Despite medical literature still claiming there is no definitive link between stress and infertility, it has concluded that it can interfere with hormone balance and ovulation, as well as libido in both sexes (see https://yinstill.com/blog/does-stress-affect-fertility). In my practice I see the massive effects that psychological stress (emotional discomfort) can have on a client, and the various ways it impedes desired outcomes such as achieving pregnancy and carrying to term. At least half of my treatment plans involve protocols to help alleviate stress and soothe emotions as a part of optimizing reproductive health. It should be clarified that 'stress' is a catch all term for emotional discomfort (psychological perspective), and that its impact on certain medical conditions is only really beginning to be understood.
Patient feelings are very difficult to randomize, control, or test against placebos (see post re: RCT – randomized controlled trials). It is simply a different model of research that needs to be used to better understand patient experience. Self reporting is a necessary component of this type of research and because of this, is often scrutinized for its validity. It is my humble opinion that large numbers of subjects in self-reported studies create validity, and that opinion is beginning to be shared by many others. That said, no matter what any research concludes, catering medical treatments to the needs of each individual is the pinnacle of quality care. This should always be remembered.
A local medical specialist recommended a textbook to me; JAMA Evidence (Journal of American Medical Association) – Users Guide to the Medical Literature – a manual for evidence based clinical practice – second edition. He believed it would deepen my understanding of western medical research and evidence based medicine. It is the same text he recommends to his medical residents. I wanted to share a passage from the book as it highlights the changing tides in modern medicine, the beginnings of a more patient centered model of healthcare, focusing on the importance of patient experience.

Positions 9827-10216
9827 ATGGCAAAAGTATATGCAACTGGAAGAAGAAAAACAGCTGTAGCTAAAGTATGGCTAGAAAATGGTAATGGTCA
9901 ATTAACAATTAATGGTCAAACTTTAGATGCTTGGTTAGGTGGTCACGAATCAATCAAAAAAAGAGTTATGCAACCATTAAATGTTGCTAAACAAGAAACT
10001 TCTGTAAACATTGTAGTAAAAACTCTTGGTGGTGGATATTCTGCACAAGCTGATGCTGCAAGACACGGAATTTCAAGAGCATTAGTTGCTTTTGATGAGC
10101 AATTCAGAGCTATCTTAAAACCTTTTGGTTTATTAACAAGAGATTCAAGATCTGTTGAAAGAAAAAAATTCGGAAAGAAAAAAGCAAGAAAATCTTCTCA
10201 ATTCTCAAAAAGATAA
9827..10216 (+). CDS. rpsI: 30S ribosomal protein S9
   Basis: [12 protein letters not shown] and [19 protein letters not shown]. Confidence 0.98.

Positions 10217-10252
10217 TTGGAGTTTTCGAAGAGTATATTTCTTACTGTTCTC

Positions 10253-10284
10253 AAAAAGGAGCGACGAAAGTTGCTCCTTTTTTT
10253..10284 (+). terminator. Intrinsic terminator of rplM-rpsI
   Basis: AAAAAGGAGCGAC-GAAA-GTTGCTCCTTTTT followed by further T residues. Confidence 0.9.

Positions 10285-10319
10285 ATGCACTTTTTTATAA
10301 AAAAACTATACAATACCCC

Why do we offer treatment to patients? There are 3 reasons. We believe that our interventions increase longevity, decrease symptoms, or prevent future morbidity. Decreasing symptoms or feeling better includes avoiding discomfort (pain, nausea, breathlessness, and so forth), distress (emotional suffering), and disability (loss of function).
At least in part because of the difficulty in measurement, for many years, clinicians were willing to substitute physiologic or laboratory tests for the direct measurement of these endpoints, or tended even to ignore them altogether. During the past 20 years, however, the growing prevalence of chronic diseases has led clinicians to recognize the importance of direct measurement of how people are feeling and the extent to which they are functioning in daily activities.
The IVF specialists I work with are in alignment with the passage above, and I am proud to work with such progressive physicians. I hear time and time again how they believe patient experience really matters, anything that can help with patients stress will improve their experience and aid in positive outcomes.
One more sign that the times when we hear the words 'stress has no impact on your fertility' are coming to an end is displayed on the American Society for Reproductive Medicine (ASRM) 'Stress and Infertility Fact Sheet', where it states; “Does stress cause Infertility? Probably not”. Therefore I must end this post the way all good medical literature ends, stating 'there is a need for more quality research to conclude, without a doubt that stress affects fertility'. In the meantime I am just going to maintain my assumption that it does, and wait for science to catch up!